PM treading a fine line on China visit

He will attend the ‘Australia in China’ forum, where over a thousand Australian businesses are looking to capitalise on China’s booming consumer demand and hold official bilateral talks in Beijing.

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Tensions in South China Sea remain a sore point in relations, and all eyes are on Malcolm Turnbull to see how he’ll navigate Australia’s increasingly complex relationship with its biggest trading partner.

At Australia Week in China everything from healthcare services to healthy foods is being promoted.

More than a thousand Australian business leaders have arrived, making up Australia’s largest ever trade delegation.

They hope to feed China’s growing hunger for premium services and products.

Chuyang Liu works for Austrade as a Trade Commissioner.

“The delegation is here to build business synergy, to build people-to-people synergy. In any market, and especially with the culture here, that’s the first step, to gain trust, and then you start to pave the way for the relationship.”

And it’s this relationship that Prime Minister Malcolm Turnbull hopes to strengthen when he arrives in Shanghai.

Commercially, the two countries are closer than ever before.

Last year Australia’s trade with China was valued at $150 billion and more than one million Chinese visitors travelled to Australia.

Australian agrifood producers have just launched a new unified export branding campaign called ASA100, aiming to further capitalise on the China-Australia Free Trade Agreement.

This will be Malcolm Turnbull’s first visit as Prime Minister, but he is no stranger to doing business with China.

Geoff Raby served as former Australian Ambassador to China from 2007 to 2011.

He’s now based in Beijing.

“The Prime Minister does have a good background on China, a lot of experience. Uniquely for an Australian leader in recent times he does have a very good understanding of contemporary China.”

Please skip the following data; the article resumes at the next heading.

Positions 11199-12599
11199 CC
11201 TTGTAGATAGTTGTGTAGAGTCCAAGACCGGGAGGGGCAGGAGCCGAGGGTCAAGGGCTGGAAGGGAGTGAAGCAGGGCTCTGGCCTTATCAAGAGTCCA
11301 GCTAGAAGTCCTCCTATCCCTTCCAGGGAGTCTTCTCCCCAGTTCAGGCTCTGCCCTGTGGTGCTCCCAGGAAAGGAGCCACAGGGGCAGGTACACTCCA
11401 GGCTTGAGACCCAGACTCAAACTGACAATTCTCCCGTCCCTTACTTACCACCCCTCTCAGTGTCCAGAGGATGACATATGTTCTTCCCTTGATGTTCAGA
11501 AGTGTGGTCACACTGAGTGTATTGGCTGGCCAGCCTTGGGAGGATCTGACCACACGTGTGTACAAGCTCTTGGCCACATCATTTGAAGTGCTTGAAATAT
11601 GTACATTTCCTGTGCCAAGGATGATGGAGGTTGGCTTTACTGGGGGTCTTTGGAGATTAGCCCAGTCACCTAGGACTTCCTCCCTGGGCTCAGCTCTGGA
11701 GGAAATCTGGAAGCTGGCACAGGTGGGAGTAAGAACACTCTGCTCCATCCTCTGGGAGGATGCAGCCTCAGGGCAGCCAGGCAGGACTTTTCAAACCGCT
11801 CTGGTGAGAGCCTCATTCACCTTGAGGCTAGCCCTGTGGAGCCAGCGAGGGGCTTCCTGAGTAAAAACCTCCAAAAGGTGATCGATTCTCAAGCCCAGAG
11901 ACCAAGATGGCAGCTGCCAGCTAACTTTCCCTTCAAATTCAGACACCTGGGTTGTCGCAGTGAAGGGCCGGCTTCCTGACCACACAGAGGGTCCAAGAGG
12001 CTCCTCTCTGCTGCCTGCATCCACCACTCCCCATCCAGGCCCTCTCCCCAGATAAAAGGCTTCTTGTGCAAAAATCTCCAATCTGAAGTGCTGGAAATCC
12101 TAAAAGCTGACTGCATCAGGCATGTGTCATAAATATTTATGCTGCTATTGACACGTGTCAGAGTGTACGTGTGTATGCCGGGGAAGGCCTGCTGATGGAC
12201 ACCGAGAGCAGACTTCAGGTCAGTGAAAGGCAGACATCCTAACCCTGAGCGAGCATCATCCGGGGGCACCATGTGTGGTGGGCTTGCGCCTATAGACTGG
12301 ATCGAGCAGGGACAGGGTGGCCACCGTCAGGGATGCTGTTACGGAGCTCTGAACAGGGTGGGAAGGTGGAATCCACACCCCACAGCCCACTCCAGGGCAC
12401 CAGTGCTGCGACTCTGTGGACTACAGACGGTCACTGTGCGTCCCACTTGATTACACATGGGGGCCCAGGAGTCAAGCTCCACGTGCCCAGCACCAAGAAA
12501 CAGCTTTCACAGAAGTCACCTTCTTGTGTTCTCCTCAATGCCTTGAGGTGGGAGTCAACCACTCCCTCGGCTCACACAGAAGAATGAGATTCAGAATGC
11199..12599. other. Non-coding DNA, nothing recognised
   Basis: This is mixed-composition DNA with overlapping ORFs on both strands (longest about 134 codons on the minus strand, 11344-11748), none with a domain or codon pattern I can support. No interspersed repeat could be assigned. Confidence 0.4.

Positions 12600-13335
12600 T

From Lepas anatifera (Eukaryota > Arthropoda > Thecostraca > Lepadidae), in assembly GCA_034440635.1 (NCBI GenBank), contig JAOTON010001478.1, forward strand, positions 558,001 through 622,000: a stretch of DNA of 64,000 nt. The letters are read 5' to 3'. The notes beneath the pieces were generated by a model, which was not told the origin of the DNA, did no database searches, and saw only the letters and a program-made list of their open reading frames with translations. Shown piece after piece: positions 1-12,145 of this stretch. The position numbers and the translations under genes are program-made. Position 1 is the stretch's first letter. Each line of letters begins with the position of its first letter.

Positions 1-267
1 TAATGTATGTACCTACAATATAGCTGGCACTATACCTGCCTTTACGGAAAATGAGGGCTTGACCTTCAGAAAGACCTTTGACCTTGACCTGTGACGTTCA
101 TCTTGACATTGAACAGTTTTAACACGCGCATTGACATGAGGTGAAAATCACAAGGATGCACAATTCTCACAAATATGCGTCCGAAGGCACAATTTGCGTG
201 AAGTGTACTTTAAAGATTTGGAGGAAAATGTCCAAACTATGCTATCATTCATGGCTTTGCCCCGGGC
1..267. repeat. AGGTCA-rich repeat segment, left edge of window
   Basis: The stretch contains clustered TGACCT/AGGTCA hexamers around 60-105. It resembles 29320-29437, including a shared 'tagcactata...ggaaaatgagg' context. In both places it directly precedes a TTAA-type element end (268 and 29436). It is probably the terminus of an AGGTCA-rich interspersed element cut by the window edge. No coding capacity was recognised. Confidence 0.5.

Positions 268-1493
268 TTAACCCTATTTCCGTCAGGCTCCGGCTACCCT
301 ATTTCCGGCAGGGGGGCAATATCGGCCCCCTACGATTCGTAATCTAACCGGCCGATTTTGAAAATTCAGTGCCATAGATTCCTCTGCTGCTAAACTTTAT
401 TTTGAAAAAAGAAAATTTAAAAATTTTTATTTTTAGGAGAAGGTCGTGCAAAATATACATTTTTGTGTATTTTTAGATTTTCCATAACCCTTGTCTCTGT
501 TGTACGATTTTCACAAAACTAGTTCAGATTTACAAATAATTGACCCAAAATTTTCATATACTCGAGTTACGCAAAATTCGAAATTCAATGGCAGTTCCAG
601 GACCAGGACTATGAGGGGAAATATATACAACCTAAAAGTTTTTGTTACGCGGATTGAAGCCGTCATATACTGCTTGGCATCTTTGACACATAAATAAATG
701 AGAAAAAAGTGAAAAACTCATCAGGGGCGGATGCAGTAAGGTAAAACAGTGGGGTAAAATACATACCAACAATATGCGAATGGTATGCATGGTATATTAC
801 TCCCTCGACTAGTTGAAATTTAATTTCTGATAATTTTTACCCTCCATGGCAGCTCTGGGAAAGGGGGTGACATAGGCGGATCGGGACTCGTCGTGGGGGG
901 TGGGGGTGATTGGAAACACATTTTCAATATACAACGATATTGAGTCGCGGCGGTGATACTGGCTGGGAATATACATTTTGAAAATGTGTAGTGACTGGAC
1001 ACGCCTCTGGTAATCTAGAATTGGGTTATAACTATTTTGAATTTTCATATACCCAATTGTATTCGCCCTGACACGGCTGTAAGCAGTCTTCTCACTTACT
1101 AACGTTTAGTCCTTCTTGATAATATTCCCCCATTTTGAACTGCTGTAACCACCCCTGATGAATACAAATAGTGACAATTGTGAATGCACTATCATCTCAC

But it’s not just trade that’s on the table.

Malcolm Turnbull will be meeting both Chinese president Xi Jinping and Premier Li Keqiang.

He is expected to raise China’s actions in the South and East China Sea where regional tensions are growing due to Chinese reclamation of contested islands and reefs.

Defence analysts believe China is militarising the zone – a claim China disputes.

The Philippines has sought international arbitration and the United States Navy has led so-called “freedom of navigation” activities in the disputed waters.

Australia says it won’t take sides but has called for a peaceful resolution.

Geoff Raby believes Malcolm Turnbull will assert Australia’s position on the South China Sea without compromising the business relationship.

“The Prime Minister has previously said, and in a well-judged way, that China’s behaviour in the South China Sea seems to be a bit perplexing, doesn’t really seem to be in China’s best longer-term strategic interests.”

Over 60 per cent of Australia’s international freight passes through the South China Sea.

Malcolm Turnbull has described China’s apparent deployment of surface-to-air missiles in the area as “counterproductive”, a point also raised by Julie Bishop during her recent visit to Beijing in February.

The Chinese government has expressed its displeasure with Australia’s new defence spending plan, as well as discussions to host United States B1 Bombers in the Northern Territory.

Professor Jia Qingguo is the Dean of the School of International Studies at Peking University.

“As far as the areas which are closest to the coast of China, even though they are in high sea the foreign military ships and aeroplanes there can cause a threat to China. So China hopes that other countries would be more respectful on this kind of issue.”

The South China Sea isn’t the only sensitive issue Malcolm Turnbull is expected to raise.

Human rights and tightening media control are tipped to also be on the agenda.

But despite these differences, Geoff Raby says the focus on the tour is expected to remain on the two country’s common interests – particularly in regards to business.

“Both sides are very experienced and adept at managing differences. And I think the model really articulated very clearly by Prime Minister Howard many years ago, and is one that has served us well, and that is to focus on areas of common interest.”